Gaheris and Dack made a stretcher for me and brought me to the nearest home. We then asked to be permitted in and the friar of the shack agreed.
We stayed at the peasant’s shack all day. I lay in bed, looking about me and talking and listening. The one-roomed hut was made up of a trestle table in the center of the earth-beaten floor, dishes of wood and pottery which sat on the table, several stools and benches around the table, a trunk, blankets, tools, and linen towels.
We talked of Christian and Pagan religions. All in the room spoke of being Christian, yet formerly of Pagan religion. I told of Arthur’s influence to Christianity in his court. We continued to talk all afternoon and then supped and fell to sleep.
We set out once more. We travelled little on that day before arriving at Stonehenge. The large stones sat in circles and captivated us. We wondered why someone had gone to the trouble of erecting this. We discussed numerous possibilities. Gaheris and I felt it was kind of a temple while Sir Dack said it was an observatory.
Our attention remained on Stonehenge for a long while. We discussed it well into the night. We fell asleep several hours after dusk. As I dropped off to sleep, I thought of the captivating and mystifying Stonehenge.
image of Stonehenge from Time.com
We packed up camp after we had eaten our breakfast. We left Stonehenge soon afterwards. We didn’t want to leave, but we also wanted to return to Cuchullin.
We ate a good but speedy meal when we sat down to dinner at noon. We then set out once more, hoping to reach Camelot by sun down and stay there for the night.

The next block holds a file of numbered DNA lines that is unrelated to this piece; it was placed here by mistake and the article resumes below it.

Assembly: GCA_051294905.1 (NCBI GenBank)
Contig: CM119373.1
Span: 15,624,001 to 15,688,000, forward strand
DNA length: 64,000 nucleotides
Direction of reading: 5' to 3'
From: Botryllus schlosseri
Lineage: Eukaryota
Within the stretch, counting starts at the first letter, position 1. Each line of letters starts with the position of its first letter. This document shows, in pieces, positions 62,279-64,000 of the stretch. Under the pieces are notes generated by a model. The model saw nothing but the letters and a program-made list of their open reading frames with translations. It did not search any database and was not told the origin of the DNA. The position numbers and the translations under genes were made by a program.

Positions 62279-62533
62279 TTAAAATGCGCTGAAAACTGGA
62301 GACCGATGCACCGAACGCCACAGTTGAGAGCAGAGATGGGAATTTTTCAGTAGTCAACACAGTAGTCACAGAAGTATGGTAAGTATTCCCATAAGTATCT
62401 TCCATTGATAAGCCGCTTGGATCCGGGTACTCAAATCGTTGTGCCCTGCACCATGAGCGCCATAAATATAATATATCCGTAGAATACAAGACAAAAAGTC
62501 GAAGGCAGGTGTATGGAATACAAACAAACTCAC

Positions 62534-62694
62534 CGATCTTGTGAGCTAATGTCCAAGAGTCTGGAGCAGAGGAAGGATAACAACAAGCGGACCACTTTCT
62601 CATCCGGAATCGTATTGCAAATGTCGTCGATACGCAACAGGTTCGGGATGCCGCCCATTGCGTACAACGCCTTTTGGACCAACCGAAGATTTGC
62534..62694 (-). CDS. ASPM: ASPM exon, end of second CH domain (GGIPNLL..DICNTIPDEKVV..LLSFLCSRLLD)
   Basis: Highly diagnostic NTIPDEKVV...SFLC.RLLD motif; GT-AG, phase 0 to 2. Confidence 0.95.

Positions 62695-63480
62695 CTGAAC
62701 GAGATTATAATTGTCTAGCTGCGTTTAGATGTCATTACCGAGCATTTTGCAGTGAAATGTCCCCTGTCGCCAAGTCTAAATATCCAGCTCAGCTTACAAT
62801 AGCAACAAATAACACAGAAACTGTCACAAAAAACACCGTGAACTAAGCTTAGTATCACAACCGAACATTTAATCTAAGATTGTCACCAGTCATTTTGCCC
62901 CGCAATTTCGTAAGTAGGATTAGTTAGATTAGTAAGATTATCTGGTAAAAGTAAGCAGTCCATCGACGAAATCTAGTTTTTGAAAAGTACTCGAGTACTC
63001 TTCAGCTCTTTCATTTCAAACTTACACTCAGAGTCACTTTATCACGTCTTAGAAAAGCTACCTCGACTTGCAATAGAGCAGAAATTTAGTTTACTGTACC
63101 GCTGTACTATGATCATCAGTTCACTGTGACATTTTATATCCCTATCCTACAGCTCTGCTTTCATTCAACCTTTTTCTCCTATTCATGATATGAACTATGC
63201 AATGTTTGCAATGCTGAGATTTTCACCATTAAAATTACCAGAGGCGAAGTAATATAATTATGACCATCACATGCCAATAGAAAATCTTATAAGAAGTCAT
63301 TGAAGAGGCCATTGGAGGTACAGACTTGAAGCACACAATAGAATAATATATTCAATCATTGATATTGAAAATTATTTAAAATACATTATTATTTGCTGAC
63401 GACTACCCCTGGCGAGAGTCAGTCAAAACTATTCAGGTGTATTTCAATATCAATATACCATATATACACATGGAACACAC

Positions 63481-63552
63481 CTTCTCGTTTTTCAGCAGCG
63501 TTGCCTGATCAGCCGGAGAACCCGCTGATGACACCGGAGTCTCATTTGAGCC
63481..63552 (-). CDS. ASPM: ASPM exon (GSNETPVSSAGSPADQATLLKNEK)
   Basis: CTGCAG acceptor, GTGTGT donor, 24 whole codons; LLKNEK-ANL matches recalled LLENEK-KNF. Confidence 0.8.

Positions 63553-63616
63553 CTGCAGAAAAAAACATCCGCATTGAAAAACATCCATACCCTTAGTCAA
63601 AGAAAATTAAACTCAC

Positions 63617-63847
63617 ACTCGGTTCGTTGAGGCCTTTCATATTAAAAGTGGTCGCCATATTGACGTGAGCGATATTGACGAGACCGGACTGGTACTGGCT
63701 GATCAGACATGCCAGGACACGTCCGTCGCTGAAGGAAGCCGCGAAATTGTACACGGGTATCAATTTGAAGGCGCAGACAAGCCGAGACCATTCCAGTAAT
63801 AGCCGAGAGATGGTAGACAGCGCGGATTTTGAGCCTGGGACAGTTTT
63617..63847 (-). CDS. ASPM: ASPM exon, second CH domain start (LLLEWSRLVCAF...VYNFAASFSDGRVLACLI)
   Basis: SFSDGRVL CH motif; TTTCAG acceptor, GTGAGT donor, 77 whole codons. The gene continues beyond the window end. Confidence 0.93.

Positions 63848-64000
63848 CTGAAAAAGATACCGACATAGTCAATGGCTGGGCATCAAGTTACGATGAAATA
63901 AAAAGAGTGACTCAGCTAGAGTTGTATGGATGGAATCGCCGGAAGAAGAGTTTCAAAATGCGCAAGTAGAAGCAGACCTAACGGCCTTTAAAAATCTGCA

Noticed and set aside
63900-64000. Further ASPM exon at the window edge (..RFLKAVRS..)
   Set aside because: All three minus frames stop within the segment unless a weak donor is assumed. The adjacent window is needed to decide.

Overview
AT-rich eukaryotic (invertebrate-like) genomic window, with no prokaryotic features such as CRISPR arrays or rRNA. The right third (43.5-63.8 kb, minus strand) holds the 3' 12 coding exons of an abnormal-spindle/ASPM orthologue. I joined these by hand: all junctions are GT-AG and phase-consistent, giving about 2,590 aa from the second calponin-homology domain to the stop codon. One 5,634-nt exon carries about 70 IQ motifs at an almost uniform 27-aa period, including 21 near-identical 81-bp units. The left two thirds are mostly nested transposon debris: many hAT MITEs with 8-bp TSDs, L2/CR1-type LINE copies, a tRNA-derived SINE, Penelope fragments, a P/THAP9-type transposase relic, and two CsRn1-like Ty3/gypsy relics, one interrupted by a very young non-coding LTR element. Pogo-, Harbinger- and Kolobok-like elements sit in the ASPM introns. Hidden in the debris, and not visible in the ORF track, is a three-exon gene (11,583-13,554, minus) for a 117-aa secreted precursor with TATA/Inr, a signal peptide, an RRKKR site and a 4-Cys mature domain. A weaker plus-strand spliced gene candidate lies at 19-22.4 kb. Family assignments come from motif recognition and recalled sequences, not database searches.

In the later afternoon we stopped and rested. We heard noises and hunted them down. We found the noises to be several wild boar. We killed one but the others escaped.
We did make our schedule and arrived at Camelot in time for supper. We gave our boar to the cooks and ate it for supper. We then turned in so we could get up early and head for Cuchullin.
We finally returned home. It was only a couple hours worth of riding after leaving Camelot. The castle was no different than it was at our departure. The swift routine that came already bored me. So it was. We at the normal foods, enjoyed the regular entertainment, and followed the regular schedule. I guess part of living in a castle is the routine that comes with it. I realized I would rather live in the castle than not. I went to bed that night at the usual hour and soon dozed off.
I returned to Camelot where many knights gathered for a small tourney to practice their martial skills. The tourney consisted of jousting, archery, and skills also of lance, knife, shield, spear, and stag. I won as many times as I was defeated.
We knights also took up charging at the target dummies. In this skill we rode on horse with lance in hand and charged at the target. If we hit with a blow off-center, the dummy swung and dealt us a swift blow. I was hit several times and once was knocked clean off my horse.